Finnish pension providers have seen their first-quarter returns boosted by the European Central Bank’s (ECB) monetary policy, with one claiming “outstanding” results as a consequence of the quantitative easing programme.

Pensions insurer Varma reported a 5.3% return on investments in the first three months of this year, which increased the provider’s solvency level.

The return was up from the 2% posted in the same period last year.

Risto Murto, president and chief executive at Varma, said: “For pension investors, this year started out exceptionally strong.”

Solvency capital increased to a level of 38.1% of technical provisions, from 32.9% at the end of March 2014, Varma said in its interim report.

The company said its return on investments was lifted in particular by the strong increase in share prices as well as the strengthening dollar, since a proportion of its currency position had been unhedged.

All asset classes posted positive returns, with equities making the highest at 9.6%, compared with 2.6% in the same period last year.

Fixed income investments returned 2%, up from 1.5%, due to the decline in interest rates.

‘Other’ investments, including hedge funds, produced 4.7% in the quarter, up from 1.9%, while real estate returned 2%, after 2.1% the year before.

Murto said increasing the long-term growth potential of the Finnish economy was a big challenge.

“The zero-rate environment, low level of investments and poor development of productivity all paint a bleak picture,” he said, adding that there was a shortage of growth and innovation.

Elo said it also returned 5.3% in the first three months of the year, aided by a 13.2% return from stocks and rising as high as 20.1% for individual listed companies in Finland.

The €20.9bn provider also credited the weakening euro with some of the “outstanding” gains, but CIO Hanna Hiidenpalo struck a cautious note.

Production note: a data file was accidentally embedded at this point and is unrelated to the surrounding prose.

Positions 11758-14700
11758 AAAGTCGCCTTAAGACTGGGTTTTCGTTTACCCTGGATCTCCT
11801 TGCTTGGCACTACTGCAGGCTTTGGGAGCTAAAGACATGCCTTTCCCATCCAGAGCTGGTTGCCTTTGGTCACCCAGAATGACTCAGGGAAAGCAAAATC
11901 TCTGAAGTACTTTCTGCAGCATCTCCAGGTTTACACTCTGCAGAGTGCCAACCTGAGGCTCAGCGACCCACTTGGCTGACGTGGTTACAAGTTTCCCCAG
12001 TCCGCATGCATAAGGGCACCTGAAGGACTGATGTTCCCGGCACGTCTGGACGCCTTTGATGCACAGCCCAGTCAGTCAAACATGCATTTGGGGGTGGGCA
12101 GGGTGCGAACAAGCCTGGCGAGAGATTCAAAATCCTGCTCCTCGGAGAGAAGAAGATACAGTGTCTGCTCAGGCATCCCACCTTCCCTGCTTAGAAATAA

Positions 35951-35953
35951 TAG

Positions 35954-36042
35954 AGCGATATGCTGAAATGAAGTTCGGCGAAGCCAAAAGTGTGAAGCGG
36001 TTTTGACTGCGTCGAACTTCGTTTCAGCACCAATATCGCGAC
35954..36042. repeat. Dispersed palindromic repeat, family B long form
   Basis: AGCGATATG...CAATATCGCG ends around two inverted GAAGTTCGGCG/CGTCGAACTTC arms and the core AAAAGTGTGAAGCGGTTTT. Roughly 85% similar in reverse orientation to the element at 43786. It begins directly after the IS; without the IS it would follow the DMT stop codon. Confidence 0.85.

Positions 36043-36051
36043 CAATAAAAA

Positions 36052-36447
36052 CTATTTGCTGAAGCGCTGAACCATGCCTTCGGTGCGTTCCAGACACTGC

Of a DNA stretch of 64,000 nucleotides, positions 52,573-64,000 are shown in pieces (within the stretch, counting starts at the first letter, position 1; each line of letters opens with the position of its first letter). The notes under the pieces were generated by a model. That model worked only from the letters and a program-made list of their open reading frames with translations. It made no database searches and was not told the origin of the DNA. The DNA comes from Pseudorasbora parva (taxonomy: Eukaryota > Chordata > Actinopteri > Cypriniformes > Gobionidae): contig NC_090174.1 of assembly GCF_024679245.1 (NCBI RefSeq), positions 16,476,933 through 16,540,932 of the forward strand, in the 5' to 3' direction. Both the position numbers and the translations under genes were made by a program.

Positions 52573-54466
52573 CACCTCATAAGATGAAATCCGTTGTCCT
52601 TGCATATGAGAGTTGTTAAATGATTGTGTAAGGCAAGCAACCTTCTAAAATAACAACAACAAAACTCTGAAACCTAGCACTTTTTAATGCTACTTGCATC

“Equity market values are to some extent already very high,” she said. “It seems the trends in the real economy and the investment market are diverging.”

Elo said fixed income returns, at 1.1%, were higher than expected in the current low and negative yield environment across Europe.

Across its entire portfolio, only listed equities managed double-digit returns of 14.8%.

The second-best result was achieved by its private equity portfolio, with 6.4%.

Etera, which saw assets under management increase to €6bn on back of 4% returns, praised the success of its diversified portfolio.

Stefan Björkman, its managing director, argued that, in light of its asset allocation, the return over the first quarter was good.

“A considerable proportion of our investments are in real estate and private equity and debt, which do not react to quick market moves,” he noted.

In line with other providers, Etera saw the best returns stem from its 11.5% allocation to listed equities.

The 8.6% overall return in equities, stemming from 2.8% in private equity and 4.6% in unlisted equity, was also well above the results achieved by its bond, real estate and ‘other’ investments.

Ilmarinen achieved the best overall return of the four providers, at 7.1%, as listed equities returned 17.7% and both fixed income and direct real estate 1.2%.

Chief executive Timo Ritakallio said he accepted that the ECB’s intervention had given equity markets a “boost”, but the €37bn mutual’s new CIO Mikko Mursula warned of “strong fluctuations” to the price of listed equity.

“With interest rates at zero, investors are still heading towards the equity markets, although quite a long and severe rise in share prices lies behind us,” Mursula said.